These people must be resident and present in New Zealand at the time they apply for New Zealand Super.

Other countries that are covered by General Portability continue to be so. Under General Portability a person gets 50 per cent of the gross rate of New Zealand Super after 10 years residency in New Zealand, but it does not increase beyond that for further years of residency.

2. Who will get more New Zealand Super under the change?

Those Pacific Island people who have been residents of New Zealand for 10 years or more and return to the Islands after they retire. These years need not be consecutive years, however 5 of them must be after age 50. People must apply for New Zealand Super while they are resident and present in New Zealand to be eligible to receive New Zealand Super in the Islands.

3. How many people will be affected by the change and how will they know if it applies to them?

Under the change 135 people will receive an increase in their New Zealand Super payments. This will increase if more Pacific Island people decide they want to go home after they have retired.

Those people who currently receive a payment of New Zealand Superannuation in the Pacific Islands, will be contacted by the Department of Social Welfare and told about the change to their entitlement which will automatically increase from 1 October this year. This change will also apply to people who return to the Pacific Islands after retiring in the future.

4. Can people apply for New Zealand Super from the Pacific Islands?

No they cannot. People must be resident and present in New Zealand when they apply for New Zealand Super.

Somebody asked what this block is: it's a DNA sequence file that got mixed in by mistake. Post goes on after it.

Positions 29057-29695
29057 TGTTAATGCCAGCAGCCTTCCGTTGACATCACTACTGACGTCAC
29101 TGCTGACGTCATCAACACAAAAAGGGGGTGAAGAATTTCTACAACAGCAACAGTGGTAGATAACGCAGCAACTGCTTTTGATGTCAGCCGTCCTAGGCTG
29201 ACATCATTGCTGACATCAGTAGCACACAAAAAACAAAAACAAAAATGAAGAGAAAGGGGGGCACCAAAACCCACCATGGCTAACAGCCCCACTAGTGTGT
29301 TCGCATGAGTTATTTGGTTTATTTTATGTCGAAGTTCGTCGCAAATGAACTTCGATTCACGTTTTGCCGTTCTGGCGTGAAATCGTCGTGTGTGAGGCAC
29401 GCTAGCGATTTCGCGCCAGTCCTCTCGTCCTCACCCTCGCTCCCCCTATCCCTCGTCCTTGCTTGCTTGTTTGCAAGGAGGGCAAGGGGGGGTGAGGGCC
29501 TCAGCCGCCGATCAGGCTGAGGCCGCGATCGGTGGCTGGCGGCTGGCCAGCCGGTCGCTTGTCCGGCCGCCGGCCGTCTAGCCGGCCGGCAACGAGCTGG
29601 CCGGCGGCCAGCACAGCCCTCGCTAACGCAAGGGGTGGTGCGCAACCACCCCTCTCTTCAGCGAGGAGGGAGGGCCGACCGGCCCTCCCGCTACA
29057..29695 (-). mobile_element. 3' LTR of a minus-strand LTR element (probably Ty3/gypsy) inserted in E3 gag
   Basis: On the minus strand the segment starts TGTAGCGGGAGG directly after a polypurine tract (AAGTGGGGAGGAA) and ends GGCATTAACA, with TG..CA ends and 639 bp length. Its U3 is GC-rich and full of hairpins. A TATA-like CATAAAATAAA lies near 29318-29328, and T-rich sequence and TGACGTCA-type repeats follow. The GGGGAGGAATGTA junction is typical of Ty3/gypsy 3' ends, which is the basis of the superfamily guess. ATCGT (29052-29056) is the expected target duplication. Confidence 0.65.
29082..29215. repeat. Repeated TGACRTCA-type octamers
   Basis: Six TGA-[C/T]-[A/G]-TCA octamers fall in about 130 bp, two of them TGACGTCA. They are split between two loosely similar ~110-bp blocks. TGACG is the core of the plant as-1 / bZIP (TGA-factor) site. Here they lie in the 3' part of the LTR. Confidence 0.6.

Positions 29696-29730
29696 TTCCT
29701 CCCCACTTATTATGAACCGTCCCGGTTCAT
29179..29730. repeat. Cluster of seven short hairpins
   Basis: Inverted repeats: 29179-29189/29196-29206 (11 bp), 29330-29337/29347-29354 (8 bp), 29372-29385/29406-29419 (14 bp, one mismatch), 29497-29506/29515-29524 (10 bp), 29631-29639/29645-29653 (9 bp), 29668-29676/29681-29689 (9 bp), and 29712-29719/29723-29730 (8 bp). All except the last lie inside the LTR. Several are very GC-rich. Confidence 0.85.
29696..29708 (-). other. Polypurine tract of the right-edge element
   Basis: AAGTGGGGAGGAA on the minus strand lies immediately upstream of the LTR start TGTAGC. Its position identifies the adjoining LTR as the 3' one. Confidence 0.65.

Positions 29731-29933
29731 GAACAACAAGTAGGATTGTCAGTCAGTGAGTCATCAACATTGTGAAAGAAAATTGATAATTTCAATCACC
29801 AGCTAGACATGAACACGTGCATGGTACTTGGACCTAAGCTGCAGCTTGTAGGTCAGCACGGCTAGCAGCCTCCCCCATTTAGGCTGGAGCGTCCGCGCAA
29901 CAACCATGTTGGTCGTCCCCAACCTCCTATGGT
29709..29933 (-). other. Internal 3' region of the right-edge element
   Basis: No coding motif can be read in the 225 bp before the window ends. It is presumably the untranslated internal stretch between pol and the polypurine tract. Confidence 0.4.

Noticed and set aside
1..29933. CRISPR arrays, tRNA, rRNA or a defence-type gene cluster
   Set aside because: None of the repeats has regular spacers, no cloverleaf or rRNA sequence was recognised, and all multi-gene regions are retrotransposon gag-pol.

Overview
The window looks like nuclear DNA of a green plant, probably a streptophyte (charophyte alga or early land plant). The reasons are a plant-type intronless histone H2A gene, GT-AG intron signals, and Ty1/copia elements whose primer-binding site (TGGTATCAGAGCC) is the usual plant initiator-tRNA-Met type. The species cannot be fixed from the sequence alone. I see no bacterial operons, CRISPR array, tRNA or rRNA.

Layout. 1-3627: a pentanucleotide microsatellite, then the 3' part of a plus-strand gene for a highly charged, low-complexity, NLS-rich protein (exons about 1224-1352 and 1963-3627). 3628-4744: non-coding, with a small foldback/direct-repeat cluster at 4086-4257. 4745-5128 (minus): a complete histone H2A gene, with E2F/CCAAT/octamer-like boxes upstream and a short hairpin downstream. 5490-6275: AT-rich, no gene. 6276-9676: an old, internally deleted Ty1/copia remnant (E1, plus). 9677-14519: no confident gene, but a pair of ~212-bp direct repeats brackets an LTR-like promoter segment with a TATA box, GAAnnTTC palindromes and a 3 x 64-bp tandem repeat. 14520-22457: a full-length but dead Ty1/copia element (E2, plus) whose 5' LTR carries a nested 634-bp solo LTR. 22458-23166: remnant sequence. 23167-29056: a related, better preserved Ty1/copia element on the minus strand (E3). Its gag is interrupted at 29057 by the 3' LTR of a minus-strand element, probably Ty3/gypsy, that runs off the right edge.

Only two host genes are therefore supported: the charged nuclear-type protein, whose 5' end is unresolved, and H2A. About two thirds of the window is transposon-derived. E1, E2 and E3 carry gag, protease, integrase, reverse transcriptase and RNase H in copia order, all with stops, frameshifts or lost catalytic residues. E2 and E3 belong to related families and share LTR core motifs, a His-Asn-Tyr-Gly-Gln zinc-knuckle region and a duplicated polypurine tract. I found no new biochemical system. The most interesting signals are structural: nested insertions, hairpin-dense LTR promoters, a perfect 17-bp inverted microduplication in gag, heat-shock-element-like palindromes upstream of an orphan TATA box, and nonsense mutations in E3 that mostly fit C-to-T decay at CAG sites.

This Arrangement aims to recognise those people who have contributed substantially to the New Zealand economy and so is available to people who have spent a significant part of their working lives here, who have then retired and choose to return to the Pacific Islands to live.

5. How much will this cost?

This policy will cost about half a million dollars a year ($519,000).

6. Why have the provisions been extended to all of the Pacific Island nations?

Firstly, we have amended the New Zealand Super portability arrangements to rectify the inequitable situation that existed for New Zealand passport holders in the Cook Islands, Niue and Tokelau who lived here for between 10 and 20 years. These people receive less New Zealand Super than people in other countries who met the same criteria.

Secondly, we have extended the arrangement to all Pacific Island nations to recognise the close relationships New Zealand has with its Pacific neighbours. The people who come from the Pacific Islands to work here contribute to the New Zealand economy and this is one way that we can recognise that contribution. As one of the larger nations in this part of the world New Zealand has an important role to play in the Pacific.